His philosophy of life is very simple —a surprising number of people are beginning to think it wise.
“My wife and I have always liked the country,” he says. “We like to put in the spring vegetables, to watch them grow and to market them successfully. We like to work, with the peach and apple trees ; to take care of the ducks and chickens : to live out in the open, with lots of fresh air to breathe and a little lake to fish and swim in. At the same time we don’t like to work too hard ; we enioy life in the city, too. So we talked it over and decided that we couldn’t afford to get rich. It would cost too much. Now we’ve got just about what we want most. Our farm brings us a good living every year and the store is glad to have me back during every rush season.”
His former associates see, now, that he has come nearer than most of them to the realization of a definite ideal.
The retired business man, however, really never ceases working, for he merely transfers his activities into new and pleasant channels.
Thrice wise and blessed, then, is the business man who, in the years of his activity, finds and cherishes a pleasant hobby. And the hobby should be one in which its owner finds a real and compelling interest. A half-hearted hobby is almost certain to spill its rider.
A Chicago millionaire grew old and tired. His only child, a son, planned to persuade his father to retire by ap-
pealing to his love for trotting-horses. Out of his own funds he bought for five thousand dollars one of the fastest trotters in the country. But he knew full well that if he told the truth about the price paid for the animal the old man would look upon it as a piece of wild and criminal extravagance. So he told his father he had obtained the horse for six hundred dollars.
“There, father,” he said, “is a present I’ve bought for you. The horse has a record of 2.18. I reckon he can throw dust in the faces of the fastest trick the boys have got over at the West Side Park.”
That afternoon the old man won half a dozen brushes at the West Side track. He came home convinced that at six hundred dollars the new horse was a great bargain. He congratulated his son on the shrewdness he had shown in picking it up.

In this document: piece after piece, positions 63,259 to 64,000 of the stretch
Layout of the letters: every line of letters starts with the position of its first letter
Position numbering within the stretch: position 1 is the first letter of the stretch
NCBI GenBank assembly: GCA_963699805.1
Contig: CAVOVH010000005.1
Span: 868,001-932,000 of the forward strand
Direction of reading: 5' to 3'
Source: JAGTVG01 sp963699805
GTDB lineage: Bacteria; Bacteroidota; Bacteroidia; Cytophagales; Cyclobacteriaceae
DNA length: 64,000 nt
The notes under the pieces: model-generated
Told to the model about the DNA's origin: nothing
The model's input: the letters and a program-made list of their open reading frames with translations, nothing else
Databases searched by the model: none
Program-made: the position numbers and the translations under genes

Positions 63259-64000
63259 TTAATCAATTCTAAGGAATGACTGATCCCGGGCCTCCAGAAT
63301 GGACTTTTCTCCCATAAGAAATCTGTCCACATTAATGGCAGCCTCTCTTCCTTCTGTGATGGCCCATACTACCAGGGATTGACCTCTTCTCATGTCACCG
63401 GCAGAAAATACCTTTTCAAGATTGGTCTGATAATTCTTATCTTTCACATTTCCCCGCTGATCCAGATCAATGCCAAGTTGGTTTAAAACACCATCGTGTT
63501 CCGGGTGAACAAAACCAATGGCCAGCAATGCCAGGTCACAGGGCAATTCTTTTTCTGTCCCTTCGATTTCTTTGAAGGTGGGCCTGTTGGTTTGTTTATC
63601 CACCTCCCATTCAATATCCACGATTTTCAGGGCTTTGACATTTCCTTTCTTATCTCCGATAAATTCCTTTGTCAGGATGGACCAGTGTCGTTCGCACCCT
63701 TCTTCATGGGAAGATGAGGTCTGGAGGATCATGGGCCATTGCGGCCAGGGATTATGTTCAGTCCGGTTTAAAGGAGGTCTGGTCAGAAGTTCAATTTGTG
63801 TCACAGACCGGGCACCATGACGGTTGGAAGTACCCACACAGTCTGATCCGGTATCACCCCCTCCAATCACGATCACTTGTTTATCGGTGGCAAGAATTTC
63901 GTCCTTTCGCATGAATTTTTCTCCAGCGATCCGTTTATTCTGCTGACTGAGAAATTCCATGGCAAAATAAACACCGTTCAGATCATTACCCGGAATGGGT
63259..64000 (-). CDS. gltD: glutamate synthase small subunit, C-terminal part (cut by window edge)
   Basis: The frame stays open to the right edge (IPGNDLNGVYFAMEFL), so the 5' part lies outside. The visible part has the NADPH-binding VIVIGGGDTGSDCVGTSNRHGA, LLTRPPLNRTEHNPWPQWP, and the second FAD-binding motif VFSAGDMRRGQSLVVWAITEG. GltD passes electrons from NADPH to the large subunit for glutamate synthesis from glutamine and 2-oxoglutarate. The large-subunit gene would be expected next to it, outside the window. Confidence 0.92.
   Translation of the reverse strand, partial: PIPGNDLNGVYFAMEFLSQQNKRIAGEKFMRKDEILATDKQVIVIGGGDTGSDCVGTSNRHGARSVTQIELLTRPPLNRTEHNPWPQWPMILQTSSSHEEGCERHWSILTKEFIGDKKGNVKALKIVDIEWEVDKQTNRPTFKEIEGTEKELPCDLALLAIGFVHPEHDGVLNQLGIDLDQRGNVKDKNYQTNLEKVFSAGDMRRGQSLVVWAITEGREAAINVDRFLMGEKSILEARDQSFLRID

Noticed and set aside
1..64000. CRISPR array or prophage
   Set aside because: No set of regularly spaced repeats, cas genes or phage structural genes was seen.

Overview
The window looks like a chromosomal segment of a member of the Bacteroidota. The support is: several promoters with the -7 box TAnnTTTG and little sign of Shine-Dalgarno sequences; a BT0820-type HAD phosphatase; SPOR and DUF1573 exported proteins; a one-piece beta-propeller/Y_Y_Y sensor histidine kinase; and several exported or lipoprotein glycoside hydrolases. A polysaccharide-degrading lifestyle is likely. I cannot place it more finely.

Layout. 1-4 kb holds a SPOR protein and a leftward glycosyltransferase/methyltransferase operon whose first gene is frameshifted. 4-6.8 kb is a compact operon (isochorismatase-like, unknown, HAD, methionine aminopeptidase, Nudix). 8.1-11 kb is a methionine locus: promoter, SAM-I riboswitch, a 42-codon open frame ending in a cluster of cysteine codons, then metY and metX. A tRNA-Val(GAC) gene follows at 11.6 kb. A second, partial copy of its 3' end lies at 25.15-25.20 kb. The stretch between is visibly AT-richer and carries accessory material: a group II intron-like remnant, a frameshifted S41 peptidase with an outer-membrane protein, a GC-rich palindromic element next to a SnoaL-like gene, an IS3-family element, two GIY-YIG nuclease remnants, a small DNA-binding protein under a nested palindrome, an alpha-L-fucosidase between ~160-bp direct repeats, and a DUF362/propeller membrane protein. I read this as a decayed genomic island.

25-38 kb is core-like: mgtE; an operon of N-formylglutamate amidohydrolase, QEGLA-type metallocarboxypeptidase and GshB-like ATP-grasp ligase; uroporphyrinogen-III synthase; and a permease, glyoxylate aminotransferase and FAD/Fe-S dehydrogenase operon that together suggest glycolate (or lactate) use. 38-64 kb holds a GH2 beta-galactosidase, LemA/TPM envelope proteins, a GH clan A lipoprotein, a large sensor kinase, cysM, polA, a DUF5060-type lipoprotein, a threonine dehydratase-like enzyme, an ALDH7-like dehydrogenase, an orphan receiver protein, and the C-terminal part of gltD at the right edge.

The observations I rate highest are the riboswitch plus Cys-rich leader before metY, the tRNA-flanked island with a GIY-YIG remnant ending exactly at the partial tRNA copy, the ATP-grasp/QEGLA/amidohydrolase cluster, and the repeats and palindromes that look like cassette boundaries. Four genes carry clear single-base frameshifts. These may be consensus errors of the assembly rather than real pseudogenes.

“And now, father,” the young man urged, artfully, “I want you to give up business, for a while anyhow. I’ll be on deck all the time, and there’s nothing particular requiring attention just now.”
“We’ll see, Johnny, we’ll see,” was the nearest the old man would come to a promise.
For the next two weeks, however, he did not go near his office. Twice a day he took John R. out in the speeding buggy. It was great fun. Business seemed to be altogether forgotten.
The fond son concluded that his stratagem had been splendidly justified in success. The color came back to his father’s leathery cheeks. With each day’s sport he seemed to grow younger, stronger, more in love with life.' Finallv one evening, looking out of the big front windows of his ancestral home, the young man saw his father come walking un the street. There was a most youthful jauntiness in his springy gait. In his right hand he carried a long buggy whip. The old fellow burst into the house with boyish boisterousness.
“Well, Johnny, son,” he cried, slapping his boy on the back. “I’m even with o]d_ Seth Bullock at last. I’ve been waiting twenty years for this chance !”
“What have you done father ?” the young man asked, with a fearful premonition.
“Done ? Done Seth ! Done him good, too. You paid six hundred dollars for John R.—the whole outfit, didn’t you ? Well, I stuck Seth for twentyfive hundred for the horse and buggv. Here’s his check for it, too. When he handed it to me I walked over and fook the whip out of the socket.
‘Course, you understand, Seth,’ I said, ‘that the horse and buggy don’t include this ?’ ‘Yes, I understand, John,’ he said, and then he just laughed. But say, wouldn’t he be sore if he knew he’d paid more than four times what the rig cost ?”
Then the young man understood, nnally, that his father was hopeless. So when the estate came into his own hands, in order to make sure that he should be easily able to retire from business, he very promptly announced that he never intended to enter it.